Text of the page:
Zend Framework ?
Zend Framework is an open source, object-oriented web application framework implemented in PHP 5 and licensed under the New BSD License. Zend Framework-often referred to as ZF-is developed with the goal of simplifying web development while promoting best practices in the PHP developer community.
ZF's use-at-will architecture allows developers to reuse components when and where they make sense in their applications without requiring other ZF components beyond minimal dependencies. There is therefore no single development paradigm or pattern that all Zend Framework users must follow, although ZF does provide components for the MVC and Table Gateway design patterns which are used in most ZF applications.
Zend Framework provides individual components for many other common requirements in web application development, including authentication and authorization via access control lists (ACL), application configuration, data caching, filtering/validation of user-provided data for security and data integrity, internationalization, interfaces to AJAX functionality, email composition/delivery, Lucene-format search indexing and querying, and all Google Data APIs along with many other popular web services. Because of their loosely coupled design, ZF components can be used relatively easily alongside components from other
History and philosophy
Zend Framework was conceived in early 2005 while many new frameworks, such as Ruby on Rails and the Spring Framework, were gaining popularity in the web development community. ZF was publicly announced at the first Zend Conference. At the same time, no widely used framework had been made available to the PHP community to fulfill similar web development needs. The designers of Zend Framework sought to combine the ease-of-use and rapid application development (RAD) features of these new frameworks with the simplicity, openness, and real-world practicality that is highly valued in the PHP community.
Typically, specific development usage scenarios are implemented using more generalized software components through automatic configuration and/or code generation. In previous releases, the Zend Framework community has opted to complete development and testing of these underlying components before starting work on simplifying development tasks such as database migrations, generating scaffolding, and project creation and configuration. This practice has been the subject of some criticism since some functionality considered by many as necessary for a general release for modern web application frameworks is slated for future Zend Framework releases. Many ZF users, however, have found such generalized software components more reusable and extensible in implementing their applications. Zend Framework also seeks to promote web development best practices in the PHP community; conventions are not as commonly used in ZF as in many other frameworks, rather suggestions are put forth by setting reasonable defaults that can be overridden for each ZF application's specific requirements.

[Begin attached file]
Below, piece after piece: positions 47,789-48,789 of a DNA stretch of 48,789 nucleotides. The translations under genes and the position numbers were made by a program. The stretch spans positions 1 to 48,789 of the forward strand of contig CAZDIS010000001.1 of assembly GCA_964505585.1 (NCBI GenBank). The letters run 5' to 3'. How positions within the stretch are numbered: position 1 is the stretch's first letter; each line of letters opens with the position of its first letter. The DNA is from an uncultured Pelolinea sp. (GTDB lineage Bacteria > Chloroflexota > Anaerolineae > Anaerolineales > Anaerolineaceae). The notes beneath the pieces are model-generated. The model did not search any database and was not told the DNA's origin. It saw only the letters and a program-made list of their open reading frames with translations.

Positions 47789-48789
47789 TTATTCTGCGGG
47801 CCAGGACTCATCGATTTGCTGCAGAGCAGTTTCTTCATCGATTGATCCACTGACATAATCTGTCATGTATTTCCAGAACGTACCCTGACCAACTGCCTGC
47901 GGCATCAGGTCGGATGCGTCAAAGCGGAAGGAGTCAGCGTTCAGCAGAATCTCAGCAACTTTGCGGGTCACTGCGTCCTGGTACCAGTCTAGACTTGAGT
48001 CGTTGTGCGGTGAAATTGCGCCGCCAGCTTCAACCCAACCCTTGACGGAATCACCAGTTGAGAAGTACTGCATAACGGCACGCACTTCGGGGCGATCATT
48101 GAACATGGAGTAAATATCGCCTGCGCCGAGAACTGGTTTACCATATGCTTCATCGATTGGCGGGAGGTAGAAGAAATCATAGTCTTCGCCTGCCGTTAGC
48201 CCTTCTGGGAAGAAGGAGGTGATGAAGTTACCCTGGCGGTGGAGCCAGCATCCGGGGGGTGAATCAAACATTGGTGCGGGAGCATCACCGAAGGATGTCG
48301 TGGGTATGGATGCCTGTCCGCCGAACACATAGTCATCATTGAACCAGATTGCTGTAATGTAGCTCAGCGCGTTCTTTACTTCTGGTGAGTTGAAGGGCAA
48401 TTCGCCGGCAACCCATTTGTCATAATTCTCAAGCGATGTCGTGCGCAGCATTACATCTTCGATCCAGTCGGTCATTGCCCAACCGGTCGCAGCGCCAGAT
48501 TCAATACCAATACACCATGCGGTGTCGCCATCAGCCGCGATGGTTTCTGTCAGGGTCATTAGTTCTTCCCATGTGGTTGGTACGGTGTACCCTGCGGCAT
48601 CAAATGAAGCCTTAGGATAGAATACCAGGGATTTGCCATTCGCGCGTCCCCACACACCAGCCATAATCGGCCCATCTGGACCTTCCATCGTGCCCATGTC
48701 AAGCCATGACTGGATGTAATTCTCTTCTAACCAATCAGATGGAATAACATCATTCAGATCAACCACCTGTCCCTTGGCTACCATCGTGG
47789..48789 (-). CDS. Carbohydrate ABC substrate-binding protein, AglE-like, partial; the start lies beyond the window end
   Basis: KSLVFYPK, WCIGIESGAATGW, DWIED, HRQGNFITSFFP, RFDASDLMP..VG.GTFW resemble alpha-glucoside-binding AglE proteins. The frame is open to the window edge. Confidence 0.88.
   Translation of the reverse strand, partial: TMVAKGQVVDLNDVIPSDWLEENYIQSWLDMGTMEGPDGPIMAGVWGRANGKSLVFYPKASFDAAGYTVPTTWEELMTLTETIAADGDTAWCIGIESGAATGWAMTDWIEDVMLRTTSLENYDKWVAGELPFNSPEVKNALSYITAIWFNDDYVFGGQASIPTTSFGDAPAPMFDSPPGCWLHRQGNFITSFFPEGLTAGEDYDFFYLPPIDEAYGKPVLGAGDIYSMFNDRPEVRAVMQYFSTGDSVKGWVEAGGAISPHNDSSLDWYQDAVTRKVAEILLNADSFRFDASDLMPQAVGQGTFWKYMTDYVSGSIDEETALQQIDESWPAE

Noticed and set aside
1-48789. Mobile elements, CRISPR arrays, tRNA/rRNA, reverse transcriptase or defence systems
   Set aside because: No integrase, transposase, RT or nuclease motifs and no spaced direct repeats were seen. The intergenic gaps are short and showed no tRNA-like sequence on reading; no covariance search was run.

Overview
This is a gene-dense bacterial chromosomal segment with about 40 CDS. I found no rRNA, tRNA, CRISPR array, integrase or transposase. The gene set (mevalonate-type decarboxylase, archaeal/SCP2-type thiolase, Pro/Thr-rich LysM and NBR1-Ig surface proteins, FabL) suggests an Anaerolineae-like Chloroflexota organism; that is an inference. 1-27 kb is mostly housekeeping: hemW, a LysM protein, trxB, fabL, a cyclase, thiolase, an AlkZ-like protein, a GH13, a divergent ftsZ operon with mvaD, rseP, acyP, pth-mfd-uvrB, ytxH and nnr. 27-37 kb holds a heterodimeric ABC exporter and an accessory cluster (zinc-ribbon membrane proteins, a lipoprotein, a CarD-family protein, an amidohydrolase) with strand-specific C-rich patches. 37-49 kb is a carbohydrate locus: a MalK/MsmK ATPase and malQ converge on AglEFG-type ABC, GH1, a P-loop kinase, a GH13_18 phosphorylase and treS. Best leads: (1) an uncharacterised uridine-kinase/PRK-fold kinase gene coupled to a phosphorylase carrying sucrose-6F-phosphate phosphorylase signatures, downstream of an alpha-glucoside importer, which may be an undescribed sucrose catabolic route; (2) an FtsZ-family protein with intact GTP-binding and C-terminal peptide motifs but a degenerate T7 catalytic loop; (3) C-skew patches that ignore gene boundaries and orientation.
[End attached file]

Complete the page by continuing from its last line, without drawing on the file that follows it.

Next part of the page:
Zend Framework requires PHP 5.2.4 or later since version 1.7.0. Previous versions required PHP 5.1.4 or later, although the ZF Programmer's Reference Guide strongly recommended PHP 5.2.3 or later for security and performance improvements included in these versions of PHP. PHPUnit 3.0 or later is required to run the unit tests shipped with Zend Framework. Many components also require PHP extensions.
- All components are fully object-oriented PHP 5 and are E_STRICT compliant
- Use-at-will architecture with loosely coupled components and minimal interdependencies
- Extensible MVC implementation supporting layouts and PHP-based templates by default
- Support for multiple database systems and vendors, including MySQL, Oracle, IBM DB2, Microsoft SQL Server, PostgreSQL, SQLite, and Informix
- Email composition and delivery, retrieval via mbox, Maildir, POP3 and IMAP4
- Flexible caching sub-system with support for many types of backends, such as memory or a file system.